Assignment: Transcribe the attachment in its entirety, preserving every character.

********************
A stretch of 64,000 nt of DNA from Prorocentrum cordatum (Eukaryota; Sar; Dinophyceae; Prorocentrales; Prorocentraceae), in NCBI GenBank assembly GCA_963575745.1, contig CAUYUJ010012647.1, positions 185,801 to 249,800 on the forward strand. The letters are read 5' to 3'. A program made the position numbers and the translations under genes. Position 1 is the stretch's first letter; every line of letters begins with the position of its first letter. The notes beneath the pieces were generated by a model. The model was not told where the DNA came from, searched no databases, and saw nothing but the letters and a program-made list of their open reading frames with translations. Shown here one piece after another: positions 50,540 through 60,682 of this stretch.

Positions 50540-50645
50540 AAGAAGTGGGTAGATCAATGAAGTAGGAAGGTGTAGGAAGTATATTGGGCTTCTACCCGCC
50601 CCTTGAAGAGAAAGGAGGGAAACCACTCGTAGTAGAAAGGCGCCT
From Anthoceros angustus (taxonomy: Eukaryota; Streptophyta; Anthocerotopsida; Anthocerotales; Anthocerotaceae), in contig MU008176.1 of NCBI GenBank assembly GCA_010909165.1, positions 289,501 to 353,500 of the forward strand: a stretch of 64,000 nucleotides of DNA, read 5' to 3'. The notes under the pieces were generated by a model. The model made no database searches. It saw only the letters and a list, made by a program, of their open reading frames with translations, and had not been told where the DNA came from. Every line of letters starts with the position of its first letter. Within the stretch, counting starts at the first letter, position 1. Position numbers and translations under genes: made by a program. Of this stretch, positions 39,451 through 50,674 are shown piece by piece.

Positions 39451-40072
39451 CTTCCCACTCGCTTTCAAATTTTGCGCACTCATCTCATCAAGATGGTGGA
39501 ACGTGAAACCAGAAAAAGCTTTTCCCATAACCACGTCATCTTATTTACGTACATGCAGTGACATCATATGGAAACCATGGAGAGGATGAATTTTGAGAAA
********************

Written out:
A stretch of 64,000 nt of DNA from Prorocentrum cordatum (Eukaryota; Sar; Dinophyceae; Prorocentrales; Prorocentraceae), in NCBI GenBank assembly GCA_963575745.1, contig CAUYUJ010012647.1, positions 185,801 to 249,800 on the forward strand. The letters are read 5' to 3'. A program made the position numbers and the translations under genes. Position 1 is the stretch's first letter; every line of letters begins with the position of its first letter. The notes beneath the pieces were generated by a model. The model was not told where the DNA came from, searched no databases, and saw nothing but the letters and a program-made list of their open reading frames with translations. Shown here one piece after another: positions 50,540 through 60,682 of this stretch.

Positions 50540-50645
50540 AAGAAGTGGGTAGATCAATGAAGTAGGAAGGTGTAGGAAGTATATTGGGCTTCTACCCGCC
50601 CCTTGAAGAGAAAGGAGGGAAACCACTCGTAGTAGAAAGGCGCCT
From Anthoceros angustus (taxonomy: Eukaryota; Streptophyta; Anthocerotopsida; Anthocerotales; Anthocerotaceae), in contig MU008176.1 of NCBI GenBank assembly GCA_010909165.1, positions 289,501 to 353,500 of the forward strand: a stretch of 64,000 nucleotides of DNA, read 5' to 3'. The notes under the pieces were generated by a model. The model made no database searches. It saw only the letters and a list, made by a program, of their open reading frames with translations, and had not been told where the DNA came from. Every line of letters starts with the position of its first letter. Within the stretch, counting starts at the first letter, position 1. Position numbers and translations under genes: made by a program. Of this stretch, positions 39,451 through 50,674 are shown piece by piece.

Positions 39451-40072
39451 CTTCCCACTCGCTTTCAAATTTTGCGCACTCATCTCATCAAGATGGTGGA
39501 ACGTGAAACCAGAAAAAGCTTTTCCCATAACCACGTCATCTTATTTACGTACATGCAGTGACATCATATGGAAACCATGGAGAGGATGAATTTTGAGAAA